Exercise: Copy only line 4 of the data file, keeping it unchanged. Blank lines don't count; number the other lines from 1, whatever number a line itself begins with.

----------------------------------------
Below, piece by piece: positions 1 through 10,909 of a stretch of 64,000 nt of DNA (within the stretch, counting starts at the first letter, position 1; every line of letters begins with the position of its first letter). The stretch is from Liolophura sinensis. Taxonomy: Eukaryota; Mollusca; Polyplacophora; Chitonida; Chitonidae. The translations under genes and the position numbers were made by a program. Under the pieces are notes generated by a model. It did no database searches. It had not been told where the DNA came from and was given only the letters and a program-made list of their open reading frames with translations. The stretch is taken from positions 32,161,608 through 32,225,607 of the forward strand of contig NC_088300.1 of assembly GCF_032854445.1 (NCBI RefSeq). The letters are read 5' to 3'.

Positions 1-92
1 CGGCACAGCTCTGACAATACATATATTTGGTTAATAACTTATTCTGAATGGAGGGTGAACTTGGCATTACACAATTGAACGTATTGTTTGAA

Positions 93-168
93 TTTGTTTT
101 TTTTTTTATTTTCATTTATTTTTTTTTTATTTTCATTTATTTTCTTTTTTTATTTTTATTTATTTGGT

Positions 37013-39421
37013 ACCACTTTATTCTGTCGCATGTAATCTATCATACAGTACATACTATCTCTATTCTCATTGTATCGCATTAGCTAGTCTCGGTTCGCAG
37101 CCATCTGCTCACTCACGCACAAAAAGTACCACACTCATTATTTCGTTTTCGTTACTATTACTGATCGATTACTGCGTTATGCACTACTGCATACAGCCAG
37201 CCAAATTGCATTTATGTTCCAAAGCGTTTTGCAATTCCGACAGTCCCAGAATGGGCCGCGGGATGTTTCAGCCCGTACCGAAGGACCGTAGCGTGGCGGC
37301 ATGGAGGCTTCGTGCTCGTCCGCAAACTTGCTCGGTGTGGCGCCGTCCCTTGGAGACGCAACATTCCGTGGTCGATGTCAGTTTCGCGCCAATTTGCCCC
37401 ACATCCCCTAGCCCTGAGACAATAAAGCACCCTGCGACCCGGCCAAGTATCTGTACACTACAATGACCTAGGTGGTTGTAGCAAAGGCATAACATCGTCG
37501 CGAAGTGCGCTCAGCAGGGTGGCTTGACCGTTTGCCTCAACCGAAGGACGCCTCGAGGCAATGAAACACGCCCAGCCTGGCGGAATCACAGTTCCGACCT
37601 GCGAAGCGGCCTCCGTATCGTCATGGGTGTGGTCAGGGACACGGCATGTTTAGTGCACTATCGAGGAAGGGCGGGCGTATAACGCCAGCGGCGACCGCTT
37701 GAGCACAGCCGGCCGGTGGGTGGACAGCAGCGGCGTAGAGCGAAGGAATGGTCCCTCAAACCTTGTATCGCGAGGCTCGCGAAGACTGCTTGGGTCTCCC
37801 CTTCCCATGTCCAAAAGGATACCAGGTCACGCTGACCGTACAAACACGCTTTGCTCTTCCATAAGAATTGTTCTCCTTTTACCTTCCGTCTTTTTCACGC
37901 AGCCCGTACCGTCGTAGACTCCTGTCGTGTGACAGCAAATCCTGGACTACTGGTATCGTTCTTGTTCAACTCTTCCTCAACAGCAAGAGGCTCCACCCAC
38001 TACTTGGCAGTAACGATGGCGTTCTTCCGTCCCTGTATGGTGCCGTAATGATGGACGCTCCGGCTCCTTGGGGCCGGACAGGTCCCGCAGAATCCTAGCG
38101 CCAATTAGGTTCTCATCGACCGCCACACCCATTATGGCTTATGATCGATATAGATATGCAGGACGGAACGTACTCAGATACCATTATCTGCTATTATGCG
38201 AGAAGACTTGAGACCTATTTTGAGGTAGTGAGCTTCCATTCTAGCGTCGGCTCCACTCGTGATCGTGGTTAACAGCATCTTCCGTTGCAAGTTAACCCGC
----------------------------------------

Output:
Positions 93-168